The disease may be confused with some respiratory disease like:

Fowlpox Treatment


There is no known effective treatment for fowl pox in birds. If there is evidence of secondary bacterial infection, broad-spectrum antibiotics may be used for some benefits. Flocks and individuals still may be vaccinated, usually with chicken strain by wing web puncture. Treatment consists of removing skin lesions and utilizing sodium bicarbonate or Lugol’s solution of iodine rashes removing the diphtheritic membrane from the mouth and throat and swabbing the area Lugol’s solution of iodine. You may assist in recovery to spread the infection to other parts of the skin or other birds.

Treatment and Prevention

Prevention and Control of Fowlpox


If infected birds are present, you have to eliminate standing water to control the mosquitoes’ primary vector. Infected birds should be isolated or killed to remove the source of the virus. Feeders, waterers, birdbaths, and cages should be decontaminated with a 10% bleach solution. If infected birds are not present but endemic area, biosecurity and vaccinations are the methods of choice for Avian pox’s prevention and control.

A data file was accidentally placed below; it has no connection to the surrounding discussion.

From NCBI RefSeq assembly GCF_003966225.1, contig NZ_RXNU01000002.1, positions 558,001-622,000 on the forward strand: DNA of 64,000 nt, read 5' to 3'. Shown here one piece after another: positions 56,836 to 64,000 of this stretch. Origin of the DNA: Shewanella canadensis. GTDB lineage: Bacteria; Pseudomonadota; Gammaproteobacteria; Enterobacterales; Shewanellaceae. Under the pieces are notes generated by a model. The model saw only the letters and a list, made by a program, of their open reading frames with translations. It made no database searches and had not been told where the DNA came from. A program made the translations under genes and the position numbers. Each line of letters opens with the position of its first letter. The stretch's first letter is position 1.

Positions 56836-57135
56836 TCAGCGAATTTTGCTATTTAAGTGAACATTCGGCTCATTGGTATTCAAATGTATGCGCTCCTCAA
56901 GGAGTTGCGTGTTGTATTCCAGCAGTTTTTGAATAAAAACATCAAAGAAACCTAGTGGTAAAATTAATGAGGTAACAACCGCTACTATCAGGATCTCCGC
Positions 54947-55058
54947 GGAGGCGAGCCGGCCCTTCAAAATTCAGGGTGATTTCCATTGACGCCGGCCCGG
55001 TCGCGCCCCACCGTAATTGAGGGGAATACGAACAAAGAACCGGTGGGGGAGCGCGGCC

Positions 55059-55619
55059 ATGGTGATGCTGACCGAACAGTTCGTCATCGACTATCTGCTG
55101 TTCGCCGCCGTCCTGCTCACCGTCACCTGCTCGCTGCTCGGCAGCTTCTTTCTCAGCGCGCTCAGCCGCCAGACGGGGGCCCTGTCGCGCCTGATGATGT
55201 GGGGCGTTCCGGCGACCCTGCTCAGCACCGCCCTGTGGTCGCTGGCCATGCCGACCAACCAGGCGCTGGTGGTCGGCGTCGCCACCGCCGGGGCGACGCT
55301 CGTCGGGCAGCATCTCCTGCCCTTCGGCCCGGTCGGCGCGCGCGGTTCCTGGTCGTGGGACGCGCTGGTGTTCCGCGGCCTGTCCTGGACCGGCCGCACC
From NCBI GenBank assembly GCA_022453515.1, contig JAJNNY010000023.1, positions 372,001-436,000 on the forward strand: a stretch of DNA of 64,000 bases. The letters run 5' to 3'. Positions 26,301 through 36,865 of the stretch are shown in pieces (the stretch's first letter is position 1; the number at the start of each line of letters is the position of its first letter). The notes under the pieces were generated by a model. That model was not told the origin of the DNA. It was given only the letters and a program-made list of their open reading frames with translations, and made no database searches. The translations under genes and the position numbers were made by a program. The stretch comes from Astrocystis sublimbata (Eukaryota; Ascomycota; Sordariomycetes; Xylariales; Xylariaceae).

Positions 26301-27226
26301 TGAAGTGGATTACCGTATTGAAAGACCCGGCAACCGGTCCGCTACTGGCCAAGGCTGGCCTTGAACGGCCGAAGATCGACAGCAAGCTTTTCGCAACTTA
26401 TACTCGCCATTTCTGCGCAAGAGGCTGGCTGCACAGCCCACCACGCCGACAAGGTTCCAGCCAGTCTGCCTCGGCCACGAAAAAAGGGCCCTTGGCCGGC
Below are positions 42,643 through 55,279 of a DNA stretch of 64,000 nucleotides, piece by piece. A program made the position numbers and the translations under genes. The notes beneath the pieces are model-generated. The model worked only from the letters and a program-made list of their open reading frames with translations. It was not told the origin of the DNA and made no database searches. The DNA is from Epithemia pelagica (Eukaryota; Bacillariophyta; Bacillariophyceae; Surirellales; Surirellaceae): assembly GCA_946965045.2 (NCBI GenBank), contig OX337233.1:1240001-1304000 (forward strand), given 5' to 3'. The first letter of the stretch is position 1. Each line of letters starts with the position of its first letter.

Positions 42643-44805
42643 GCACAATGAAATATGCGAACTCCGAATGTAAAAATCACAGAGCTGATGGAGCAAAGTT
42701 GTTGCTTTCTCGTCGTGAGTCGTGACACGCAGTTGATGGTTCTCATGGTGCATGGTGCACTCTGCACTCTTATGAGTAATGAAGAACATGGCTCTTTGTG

• If authorized personnel looks after both the infected and non-infected flocks, they must visit the healthy flock first and then infected birds.
  • The worker must change their clothing before entering different flocks.
  • Workers should shower before re-entering the non-infected flocks. 
  • Ensure all opening is screened to prevent the entry of wild birds, if possible, you use a five mesh to prevent the entry of flying insects.
  • Any vehicles on other farms that have been on other farms should be kept as far as possible from the barns.
  • The wing-web vaccination method is used for chickens and the thigh-stick method for turkeys older than eight weeks.
  • You can vaccinate the day-old chicks by using the wing-web method.
  • All replacement chickens must be vaccinated against fowl pox when they are 6 to 10 weeks of age.
  • One application of the FP vaccine results in permanent immunity.

Final Advice Fowl Pox


Fowlpox is a common infectious viral disease of poultry and other bird species. The disease is characterized by specific poxes like cutaneous lesions in the body’s featherless parts like beaks, wattles, legs, and footpads. The disease can be prevented by vaccination at designated age and improvement of hygiene and biosecurity. I think this article will help you a lot.